Read the series :: intro :: the church doesn’t take youth ministry seriously

The Death of Youth Ministry (pt 2) | The Church Doesn’t Take it Seriously

The local church as a whole does not take youth ministry serious. This is clear from the fact that youth ministry actually exists as I pointed out in pt 1.

The evidence:

Youth Pastor Pay
Group Magazine just released their 2007 youth pastor salary report. Now, I will admit it, I live in Southern California and the cost of living here is just stupid. Group broke their report down to regions and the west is at 42,000 just like the rest of the country, that includes benefits. the reality is that actual dollars to live on are 32,500.

Let’s put that in real terms, like buying a house. To buy a house that you can actually afford it is suggested that you not finance more than 3 times what you make in a year. Anything more than that and you are going to feel it in other areas and basically be a slave to your mortgage. This fact is starting to show it’s head in the form of foreclosures all over the country. I don’t know about where you live but a 90,000 house does not exist here. And I can imagine that in areas where they do exist, youth pastor pay is well below the national average.

What does this say about youth ministry? First, youth pastors need not actually be a part of the community that our church is in. That is to say, youth pastors cannot afford to live in the communities they are asked to minister to.¬† No wonder average tenure is less than two years. Youth pastors can’t afford to grow roots.

Need vs. Want
I have found that most churches¬† do not need youth pastors when they hire one…it’s more that they want one. Here are the numbers based on One Size Doesn’t Fit All, by Gary McIntosh. Gary states in his book that for every 150 people you have in a church you can support a pastor on a median income for their given community and also cover budget needs and other peripheral costs. He also says that a growing church needs to plan ahead and add a new pastoral staff person for the next 100 people in order to properly care for the new people.

So what does this mean? The same numbers should apply to youth pastors too. A church shouldn’t hire a full time youth pastor unless they have or are about to have at least 100 students.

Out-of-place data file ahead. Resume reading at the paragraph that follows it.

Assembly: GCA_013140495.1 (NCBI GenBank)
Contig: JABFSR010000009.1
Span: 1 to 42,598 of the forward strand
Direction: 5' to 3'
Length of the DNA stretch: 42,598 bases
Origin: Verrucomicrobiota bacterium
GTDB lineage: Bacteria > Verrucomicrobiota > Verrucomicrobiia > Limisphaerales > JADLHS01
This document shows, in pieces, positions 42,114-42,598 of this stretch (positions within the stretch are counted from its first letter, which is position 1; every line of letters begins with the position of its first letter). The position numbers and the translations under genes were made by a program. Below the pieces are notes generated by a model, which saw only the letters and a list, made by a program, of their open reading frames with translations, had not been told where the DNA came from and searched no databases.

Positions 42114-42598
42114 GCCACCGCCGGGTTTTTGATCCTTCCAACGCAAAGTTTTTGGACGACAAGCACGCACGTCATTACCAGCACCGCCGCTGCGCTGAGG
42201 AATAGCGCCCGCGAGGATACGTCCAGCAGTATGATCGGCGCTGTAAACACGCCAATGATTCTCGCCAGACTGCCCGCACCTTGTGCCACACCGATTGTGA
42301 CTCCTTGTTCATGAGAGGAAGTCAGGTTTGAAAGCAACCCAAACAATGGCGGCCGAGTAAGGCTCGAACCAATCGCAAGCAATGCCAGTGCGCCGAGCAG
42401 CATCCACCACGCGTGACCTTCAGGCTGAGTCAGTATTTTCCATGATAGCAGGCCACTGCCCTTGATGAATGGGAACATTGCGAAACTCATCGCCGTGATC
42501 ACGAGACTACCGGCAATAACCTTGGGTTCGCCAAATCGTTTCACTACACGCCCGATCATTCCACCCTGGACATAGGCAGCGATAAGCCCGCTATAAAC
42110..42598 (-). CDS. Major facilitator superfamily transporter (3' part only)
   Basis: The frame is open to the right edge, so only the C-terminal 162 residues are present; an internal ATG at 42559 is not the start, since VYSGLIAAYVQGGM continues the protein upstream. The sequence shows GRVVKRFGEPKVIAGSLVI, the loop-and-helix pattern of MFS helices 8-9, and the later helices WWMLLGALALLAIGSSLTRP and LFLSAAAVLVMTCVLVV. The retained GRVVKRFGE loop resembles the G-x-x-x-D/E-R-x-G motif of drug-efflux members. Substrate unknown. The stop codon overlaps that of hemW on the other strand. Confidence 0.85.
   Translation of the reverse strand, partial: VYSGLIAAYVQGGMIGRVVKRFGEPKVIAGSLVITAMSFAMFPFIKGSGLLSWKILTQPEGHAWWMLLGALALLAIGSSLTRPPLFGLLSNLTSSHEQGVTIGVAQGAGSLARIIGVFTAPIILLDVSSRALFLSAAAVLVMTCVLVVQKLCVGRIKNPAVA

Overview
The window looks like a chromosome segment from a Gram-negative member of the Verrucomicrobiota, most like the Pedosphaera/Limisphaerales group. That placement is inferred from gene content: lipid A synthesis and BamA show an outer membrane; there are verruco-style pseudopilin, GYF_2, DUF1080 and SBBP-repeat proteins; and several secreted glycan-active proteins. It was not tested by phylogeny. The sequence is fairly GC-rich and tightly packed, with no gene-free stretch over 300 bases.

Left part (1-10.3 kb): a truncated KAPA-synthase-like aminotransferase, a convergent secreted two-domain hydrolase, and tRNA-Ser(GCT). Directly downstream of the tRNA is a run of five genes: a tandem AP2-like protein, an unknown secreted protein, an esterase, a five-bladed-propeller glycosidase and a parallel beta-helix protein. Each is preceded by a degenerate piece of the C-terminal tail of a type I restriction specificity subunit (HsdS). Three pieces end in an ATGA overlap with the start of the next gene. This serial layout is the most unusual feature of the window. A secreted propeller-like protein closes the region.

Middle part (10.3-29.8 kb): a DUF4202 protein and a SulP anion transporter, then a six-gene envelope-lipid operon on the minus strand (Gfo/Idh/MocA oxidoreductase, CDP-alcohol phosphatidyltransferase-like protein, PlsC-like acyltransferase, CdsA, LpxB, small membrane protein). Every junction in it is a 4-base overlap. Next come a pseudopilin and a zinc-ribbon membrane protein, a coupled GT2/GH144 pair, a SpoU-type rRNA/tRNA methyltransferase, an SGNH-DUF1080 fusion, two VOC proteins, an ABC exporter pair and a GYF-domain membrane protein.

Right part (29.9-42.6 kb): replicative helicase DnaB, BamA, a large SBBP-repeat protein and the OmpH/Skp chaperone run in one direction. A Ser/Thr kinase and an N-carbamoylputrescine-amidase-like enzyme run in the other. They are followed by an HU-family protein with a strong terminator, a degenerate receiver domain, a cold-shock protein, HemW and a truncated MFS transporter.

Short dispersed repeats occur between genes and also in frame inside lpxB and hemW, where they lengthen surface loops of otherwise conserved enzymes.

A few years ago when I was getting ready to plant another church, I entertained a call to come and sit with a ‘search committee’ of a church of about 125 people. They thought they might want me to be their new youth pastor. I quickly derailed their ‘interview’ into an introspective time of what that church really needs. The church wanted a youth pastor and didn’t need one. The key families now had high school students and thought this was the norm.

What happens in a small church is that the direction of the church is driven along by a few key families. When the kids or grandkids of the key families become youth, then generally a youth pastor is added…needed or not.

The Little Things
The church needs some work done on some old lady’s house. Call the youth group.

We have a special event on a Friday night and we need to staff the nursery…Call the youth group.

Let’s throw the youth a bone once or twice a year and let them have a ‘youth Sunday’ dog and pony show.

The youth pastor approaches the board for a few bucks out of the missions budget for a youth ministry missions trip. The response; the youth have a budget.

The ‘youth pastor as stepping stone’ to a real pastor syndrome.

Conclusion
I know there are some exceptions out there and I also know there are more horror stories too. How else does the church as a whole not take youth ministry serious?

The Death of Youth Ministry | Introduction

We have built a monster in the last 25 years…youth ministry. If you are a Gen Xer like me, then there is a good chance that your spiritual journey started in a youth ministry setting. You can almost taste it, the youth room you were in several times a week. The sounds, the sights, the people. It was a huge part of you life, and for some it was the period in your life where it all started. And for a lot of people, spiritual journeys ended soon after.

Please understand, I think youth ministry is a great thing, I do however think it has a lot of flaws that we have been unwilling to talk about. Sacred cows if you will. And like anything we need to start at the beginning.

Youth ministry exists as an afterthought.
Youth ministry got its start because churches are unwilling to create an environment that meets the needs of young people. So instead, we created churches within churches and called them ‘youth groups’.

Eventually these youth groups needed to become more independent as churches within churches and we created youth pastors.

The youth groups were so good at being relevant and meeting the needs of youth that when the students graduated they had no ability to be a part of a stagnant adult run church.

So for the last 25 years we have been raising Christians that have no idea how to be a part of a church. Don’t get me wrong, ‘adult’ churches are just as messed up as anything else that is run be broken men.

Over the next few months I will layout what it is that I think is wrong with youth ministry and maybe together we can come up with some ideas on how to fix it_